Findings from a flyby of a Saturnian moon reveal the ingredients for extraterrestrial life.

enceladus.jpg An enhanced color view of Enceladus.  Credit: NASA/JPL/Space Science Institute

A large coalition of scientists working with NASA‘s Cassini spacecraft have located and analyzed a huge geyser of water vapor spurting from the surface of Saturn’s moon Enceladus, opening the possibility that this distant body could support life.

Their work was published in a special March 10th issue of Science largely devoted to Enceladus.

“Not in our wildest imaginations did we imagine that we would find a plume coming out of Enceladus almost as big as it is,” said Candice Hansen. She is with the Jet Propulsion Laboratory at Caltech and is the principle author of a paper that confirmed the existence of the geyser using data from Cassini’s ultraviolet spectrometer.

Although Saturn has 35 moons, Enceladus gained the interest of astronomers thanks to images taken by the 1980 Voyager 1 mission, which suggested the moon was undergoing intense geological activity.

“There had been a lot of speculation and perhaps even hope that Enceladus might be active—even as far back as after Voyager 1 imaged this moon in 1980—because it had a very smooth surface without many craters, which suggested that it was being resurfaced,” said Jonathan Lunine, chair of the theoretical astrophysics program at the University of Arizona. He helped analyze the plume’s content using Cassini’s Ion and Neutral Mass Spectrometer.

Active geological systems that are constantly reshaping themselves for a smoother surface are characteristic of younger planetary surfaces. Older surfaces, like the four billion-year-old face of Earth’s moon, cease to resurface at a point, collecting pockmarks and craters from meteorites that crash into them over time. Scientists hoped that Cassini’s observations would prove conclusively that Enceladus, whose surface is a mere few million years old, has an active system.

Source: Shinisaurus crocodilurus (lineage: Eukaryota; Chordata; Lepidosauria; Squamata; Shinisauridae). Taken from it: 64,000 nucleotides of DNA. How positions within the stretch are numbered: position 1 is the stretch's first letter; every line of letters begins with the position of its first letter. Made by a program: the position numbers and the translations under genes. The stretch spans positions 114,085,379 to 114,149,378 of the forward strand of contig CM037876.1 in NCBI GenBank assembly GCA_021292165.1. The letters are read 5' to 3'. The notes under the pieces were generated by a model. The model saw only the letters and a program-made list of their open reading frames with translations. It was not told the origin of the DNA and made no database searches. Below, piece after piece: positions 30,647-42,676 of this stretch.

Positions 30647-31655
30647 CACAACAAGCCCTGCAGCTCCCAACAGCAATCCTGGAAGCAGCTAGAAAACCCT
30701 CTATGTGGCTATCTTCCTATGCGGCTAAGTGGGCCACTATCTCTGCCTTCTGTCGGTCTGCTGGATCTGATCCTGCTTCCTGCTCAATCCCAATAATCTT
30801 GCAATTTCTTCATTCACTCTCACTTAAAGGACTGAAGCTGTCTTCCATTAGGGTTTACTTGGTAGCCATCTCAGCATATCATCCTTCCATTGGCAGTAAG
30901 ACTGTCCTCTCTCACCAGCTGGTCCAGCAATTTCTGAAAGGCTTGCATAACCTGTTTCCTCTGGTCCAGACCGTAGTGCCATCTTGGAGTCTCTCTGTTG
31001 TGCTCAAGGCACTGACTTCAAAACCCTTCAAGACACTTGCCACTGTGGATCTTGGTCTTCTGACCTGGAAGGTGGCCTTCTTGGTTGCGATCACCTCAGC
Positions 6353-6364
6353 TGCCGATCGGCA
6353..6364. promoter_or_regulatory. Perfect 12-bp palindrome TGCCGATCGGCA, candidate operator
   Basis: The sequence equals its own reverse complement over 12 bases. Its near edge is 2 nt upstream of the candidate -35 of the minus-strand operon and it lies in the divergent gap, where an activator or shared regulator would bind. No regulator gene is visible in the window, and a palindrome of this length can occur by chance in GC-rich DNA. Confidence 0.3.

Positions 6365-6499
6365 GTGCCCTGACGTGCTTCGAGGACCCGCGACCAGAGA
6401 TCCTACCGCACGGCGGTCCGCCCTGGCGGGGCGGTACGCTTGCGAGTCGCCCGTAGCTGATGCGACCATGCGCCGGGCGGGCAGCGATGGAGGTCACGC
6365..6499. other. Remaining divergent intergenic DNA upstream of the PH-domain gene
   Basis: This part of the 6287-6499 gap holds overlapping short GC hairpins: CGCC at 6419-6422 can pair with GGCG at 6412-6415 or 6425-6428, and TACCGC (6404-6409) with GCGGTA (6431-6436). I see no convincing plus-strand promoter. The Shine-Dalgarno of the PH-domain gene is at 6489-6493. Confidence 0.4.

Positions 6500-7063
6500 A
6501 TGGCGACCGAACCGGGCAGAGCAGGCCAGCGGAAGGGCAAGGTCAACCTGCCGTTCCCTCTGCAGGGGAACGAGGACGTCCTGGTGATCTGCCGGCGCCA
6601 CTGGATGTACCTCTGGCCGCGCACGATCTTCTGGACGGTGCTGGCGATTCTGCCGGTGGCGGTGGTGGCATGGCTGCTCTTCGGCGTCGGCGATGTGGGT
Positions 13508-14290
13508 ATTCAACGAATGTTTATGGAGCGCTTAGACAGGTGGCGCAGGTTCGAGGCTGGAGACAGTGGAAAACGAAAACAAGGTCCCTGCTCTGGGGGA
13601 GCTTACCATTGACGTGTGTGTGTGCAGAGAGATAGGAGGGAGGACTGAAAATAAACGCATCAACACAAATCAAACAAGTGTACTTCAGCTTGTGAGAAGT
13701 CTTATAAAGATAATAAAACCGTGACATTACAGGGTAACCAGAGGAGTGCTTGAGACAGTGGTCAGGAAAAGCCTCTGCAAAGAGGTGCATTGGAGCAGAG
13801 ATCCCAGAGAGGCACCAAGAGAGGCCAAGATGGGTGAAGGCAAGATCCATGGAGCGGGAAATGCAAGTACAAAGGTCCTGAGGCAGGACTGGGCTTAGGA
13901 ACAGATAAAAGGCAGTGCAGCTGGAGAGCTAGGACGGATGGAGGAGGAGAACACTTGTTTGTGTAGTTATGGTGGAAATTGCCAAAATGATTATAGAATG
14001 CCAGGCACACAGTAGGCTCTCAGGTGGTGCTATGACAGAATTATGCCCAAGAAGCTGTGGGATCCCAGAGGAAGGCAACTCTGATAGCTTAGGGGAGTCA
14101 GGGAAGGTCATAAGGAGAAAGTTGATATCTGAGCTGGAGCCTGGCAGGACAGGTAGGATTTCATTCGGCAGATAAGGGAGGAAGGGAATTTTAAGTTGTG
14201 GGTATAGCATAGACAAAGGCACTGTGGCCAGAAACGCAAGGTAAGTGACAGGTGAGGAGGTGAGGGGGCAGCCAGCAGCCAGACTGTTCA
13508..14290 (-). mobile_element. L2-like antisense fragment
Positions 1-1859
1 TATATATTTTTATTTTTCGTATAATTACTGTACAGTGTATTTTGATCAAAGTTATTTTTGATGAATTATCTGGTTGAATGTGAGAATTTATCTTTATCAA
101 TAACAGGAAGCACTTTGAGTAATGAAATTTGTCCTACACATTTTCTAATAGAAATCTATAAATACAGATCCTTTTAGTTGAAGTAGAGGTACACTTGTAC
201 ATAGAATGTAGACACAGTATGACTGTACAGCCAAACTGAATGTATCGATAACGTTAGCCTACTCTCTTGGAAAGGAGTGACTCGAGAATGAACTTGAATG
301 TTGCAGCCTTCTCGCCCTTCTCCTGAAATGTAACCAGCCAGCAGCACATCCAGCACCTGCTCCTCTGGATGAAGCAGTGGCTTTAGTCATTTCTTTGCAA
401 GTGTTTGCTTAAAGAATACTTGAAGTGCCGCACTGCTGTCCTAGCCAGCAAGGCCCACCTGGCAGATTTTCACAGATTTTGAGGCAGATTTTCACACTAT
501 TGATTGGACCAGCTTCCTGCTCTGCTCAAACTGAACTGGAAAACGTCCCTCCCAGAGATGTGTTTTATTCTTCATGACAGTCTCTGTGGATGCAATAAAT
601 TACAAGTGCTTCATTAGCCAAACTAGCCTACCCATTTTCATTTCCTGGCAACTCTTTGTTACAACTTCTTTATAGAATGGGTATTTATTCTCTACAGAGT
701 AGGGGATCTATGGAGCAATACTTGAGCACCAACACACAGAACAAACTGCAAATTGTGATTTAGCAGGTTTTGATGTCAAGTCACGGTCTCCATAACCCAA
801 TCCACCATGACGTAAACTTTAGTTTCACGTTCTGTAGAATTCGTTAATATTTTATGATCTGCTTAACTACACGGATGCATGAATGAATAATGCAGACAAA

Their proof came after a long period of suspense: On its first flyby, Cassini detected a change in the magnetospheric environment around Enceladus, which suggested that the moon had an atmosphere—a discovery that JPL’s Hansen called “a tease.” A second flyby was inconclusive, causing scientists to request that Cassini be repositioned and sent by Enceladus at a closer angle. On the vessel’s third flyby, it literally collided with the data the scientists sought.

“At that point we didn’t know there was this plume coming out of Enceladus, but we clipped it,” Hansen said. “We actually flew the spacecraft through it.”

Cassini had drifted into something remarkable and completely unanticipated: a 435-km high geyser of water vapor and ice crystals emanating from Enceladus’s south pole. The height is startling, especially given the fact that Enceladus is only 504 km wide. This eruption is likely the result of cryovolcanic activity, or volcanic activity involving molten ice instead of lava.

More exciting for extraterrestrial obsessives is the presence of water vapor in the plume, which suggests that liquid water may exist under Enceladus’ smooth, icy surface.

“In order to pump out that quantity of ice grains, we think it has to be coming off a liquid,” said Hansen. “It cannot just be ice that’s sublimating.”

The presence of liquid water, in which life-forming chemicals can float and combine in novel ways, is a primary precondition for life. Cassini scientists also found nitrogen, carbon dioxide and several hydrocarbons in the plume, all materials that led to the formation of life on Earth.

“If you just have a sterile liquid water pond, you’re not going to get any hope for life,” Lunine said. “But if you’ve got the nitrogen, the carbon, the other elements that are a part of life, then there’s the possibility of something more intriguing.”

The Cassini mission began on October 15, 1997, with the vessel’s launch from Cape Canaveral. On its way to the Saturnian system, the spacecraft photographed Jupiter in 2000 and has been orbiting Saturn and its moons since the summer of 2004. In December of 2004, it deployed the Huygens Probe to the surface of Titan, Saturn’s largest moon. The craft made flybys of Enceladus in January, February and November of 2005, as well.

Originally published March 15, 2006


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